Thursday, 3 March 2011

Revolution or Reform?

On the 2nd February I wrote about the Burghers of Calais and mentioned that I had read about them in Stephen Clarke's book 1000 years of annoying the French. In the same book I read about the French Revolution. Stephen tells us that the storming of the Bastille was not the major event that sparked events. In fact there was a long list of grievances presented to King Louis XVI. The Revolution could have stopped there and then as the king was fairly hopeful that the (fairly major) demands could be negotiated. The problem was the voting system.

The clergy, with 291 votes represented 10,000 people. The 270 votes from the nobility represented 400,000 people. Thirdly, the 25 million commoners had 585 votes. The 'people' had a majority but they wanted their MPs to represent equal numbers. The disagreement between the Assemblee and the king escalated into revolution. So voting reform was the key factor.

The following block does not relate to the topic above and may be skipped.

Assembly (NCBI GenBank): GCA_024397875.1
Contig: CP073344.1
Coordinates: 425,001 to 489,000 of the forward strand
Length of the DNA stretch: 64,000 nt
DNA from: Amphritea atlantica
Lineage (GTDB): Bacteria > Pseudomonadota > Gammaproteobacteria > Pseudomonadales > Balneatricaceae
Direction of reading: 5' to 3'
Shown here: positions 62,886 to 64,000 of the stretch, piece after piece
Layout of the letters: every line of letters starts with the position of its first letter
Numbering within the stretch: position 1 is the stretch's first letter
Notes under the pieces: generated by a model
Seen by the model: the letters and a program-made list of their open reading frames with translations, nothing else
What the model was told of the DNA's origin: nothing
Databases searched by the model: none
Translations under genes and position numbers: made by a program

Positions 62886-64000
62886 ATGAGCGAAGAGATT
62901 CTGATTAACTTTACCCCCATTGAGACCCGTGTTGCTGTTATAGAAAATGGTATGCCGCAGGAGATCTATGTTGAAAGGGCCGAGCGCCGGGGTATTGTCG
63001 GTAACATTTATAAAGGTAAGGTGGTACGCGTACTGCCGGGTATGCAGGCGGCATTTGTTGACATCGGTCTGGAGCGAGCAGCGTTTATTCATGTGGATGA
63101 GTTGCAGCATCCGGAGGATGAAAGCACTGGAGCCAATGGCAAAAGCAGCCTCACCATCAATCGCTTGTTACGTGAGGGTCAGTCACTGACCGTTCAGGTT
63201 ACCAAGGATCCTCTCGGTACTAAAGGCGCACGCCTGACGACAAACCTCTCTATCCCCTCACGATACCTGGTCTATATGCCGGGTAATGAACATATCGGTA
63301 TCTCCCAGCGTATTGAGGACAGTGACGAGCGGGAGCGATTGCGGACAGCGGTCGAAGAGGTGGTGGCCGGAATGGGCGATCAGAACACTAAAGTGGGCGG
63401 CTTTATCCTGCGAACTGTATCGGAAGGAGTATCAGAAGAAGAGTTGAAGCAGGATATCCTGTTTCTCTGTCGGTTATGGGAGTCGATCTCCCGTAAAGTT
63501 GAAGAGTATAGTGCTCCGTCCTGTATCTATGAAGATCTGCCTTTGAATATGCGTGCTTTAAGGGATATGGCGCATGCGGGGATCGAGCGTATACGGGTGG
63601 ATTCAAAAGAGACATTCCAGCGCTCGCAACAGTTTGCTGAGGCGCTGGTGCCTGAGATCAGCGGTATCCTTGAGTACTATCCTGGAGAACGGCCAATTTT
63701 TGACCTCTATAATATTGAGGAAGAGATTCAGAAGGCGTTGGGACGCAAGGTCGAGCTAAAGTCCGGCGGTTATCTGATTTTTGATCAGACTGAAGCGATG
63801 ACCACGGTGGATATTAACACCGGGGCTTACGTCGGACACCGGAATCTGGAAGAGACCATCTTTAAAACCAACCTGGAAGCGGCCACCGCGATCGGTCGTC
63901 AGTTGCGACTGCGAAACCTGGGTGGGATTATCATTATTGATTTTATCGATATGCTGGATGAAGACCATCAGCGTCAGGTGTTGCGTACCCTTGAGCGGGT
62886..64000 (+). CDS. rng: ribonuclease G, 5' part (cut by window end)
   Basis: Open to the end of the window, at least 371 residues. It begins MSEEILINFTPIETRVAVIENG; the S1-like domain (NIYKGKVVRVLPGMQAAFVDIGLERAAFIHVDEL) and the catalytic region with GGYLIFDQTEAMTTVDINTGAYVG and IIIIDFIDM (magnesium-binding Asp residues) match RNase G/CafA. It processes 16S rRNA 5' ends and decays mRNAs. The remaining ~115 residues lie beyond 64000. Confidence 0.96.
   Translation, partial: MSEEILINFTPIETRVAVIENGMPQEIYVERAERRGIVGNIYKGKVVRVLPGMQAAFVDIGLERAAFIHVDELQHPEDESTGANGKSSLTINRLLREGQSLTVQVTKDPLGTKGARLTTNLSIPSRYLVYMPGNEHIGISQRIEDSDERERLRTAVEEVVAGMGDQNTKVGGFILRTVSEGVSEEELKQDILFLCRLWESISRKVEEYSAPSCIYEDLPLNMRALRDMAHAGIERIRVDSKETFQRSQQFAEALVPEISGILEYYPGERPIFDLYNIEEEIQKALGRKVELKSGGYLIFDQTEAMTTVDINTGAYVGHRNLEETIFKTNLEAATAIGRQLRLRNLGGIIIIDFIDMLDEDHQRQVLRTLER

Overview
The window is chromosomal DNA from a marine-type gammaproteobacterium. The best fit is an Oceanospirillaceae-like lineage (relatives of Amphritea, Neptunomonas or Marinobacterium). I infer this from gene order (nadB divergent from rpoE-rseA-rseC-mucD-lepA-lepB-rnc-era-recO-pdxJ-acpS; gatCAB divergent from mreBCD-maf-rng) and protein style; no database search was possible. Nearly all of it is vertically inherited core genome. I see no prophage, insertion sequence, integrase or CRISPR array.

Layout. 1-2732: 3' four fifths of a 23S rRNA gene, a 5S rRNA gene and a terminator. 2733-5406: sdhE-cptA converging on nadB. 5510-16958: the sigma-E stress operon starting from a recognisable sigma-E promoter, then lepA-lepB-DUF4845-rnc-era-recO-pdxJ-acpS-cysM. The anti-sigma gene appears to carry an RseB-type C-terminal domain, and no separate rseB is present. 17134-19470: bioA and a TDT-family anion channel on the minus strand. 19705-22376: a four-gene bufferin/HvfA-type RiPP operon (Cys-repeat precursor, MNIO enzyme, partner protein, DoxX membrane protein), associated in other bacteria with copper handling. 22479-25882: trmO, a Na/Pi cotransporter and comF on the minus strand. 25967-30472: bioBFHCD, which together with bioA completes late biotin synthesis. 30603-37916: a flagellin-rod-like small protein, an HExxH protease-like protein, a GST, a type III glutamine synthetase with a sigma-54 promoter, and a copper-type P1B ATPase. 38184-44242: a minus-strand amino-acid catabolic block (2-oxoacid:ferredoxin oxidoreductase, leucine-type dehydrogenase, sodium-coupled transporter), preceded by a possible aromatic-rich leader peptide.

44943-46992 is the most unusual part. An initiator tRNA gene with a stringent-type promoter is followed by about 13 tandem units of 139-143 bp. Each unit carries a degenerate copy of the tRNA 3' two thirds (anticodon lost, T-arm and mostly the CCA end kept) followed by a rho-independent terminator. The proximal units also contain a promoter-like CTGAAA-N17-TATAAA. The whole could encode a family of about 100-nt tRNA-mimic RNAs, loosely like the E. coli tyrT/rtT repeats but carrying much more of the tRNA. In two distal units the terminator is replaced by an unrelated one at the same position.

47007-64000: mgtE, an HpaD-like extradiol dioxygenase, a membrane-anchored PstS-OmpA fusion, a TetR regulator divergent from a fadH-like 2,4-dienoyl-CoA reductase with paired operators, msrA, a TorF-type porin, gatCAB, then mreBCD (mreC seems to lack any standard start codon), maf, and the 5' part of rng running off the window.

Move forward to present day UK. There are so many who no longer vote as they feel disenfranchised and apathy wins. However there are so many more who are angry at the failings of our electoral system. Our former Labour MP on Morecambe is well aware of the Tory money that was poured into certain constituencies. Elections are won and lost in just a few seats across the country. There are so many voters who just don't see the reason to vote when their MP has a huge majority.

If there is a choice between revolution or electoral reform I would rather go for the latter.

Change the world

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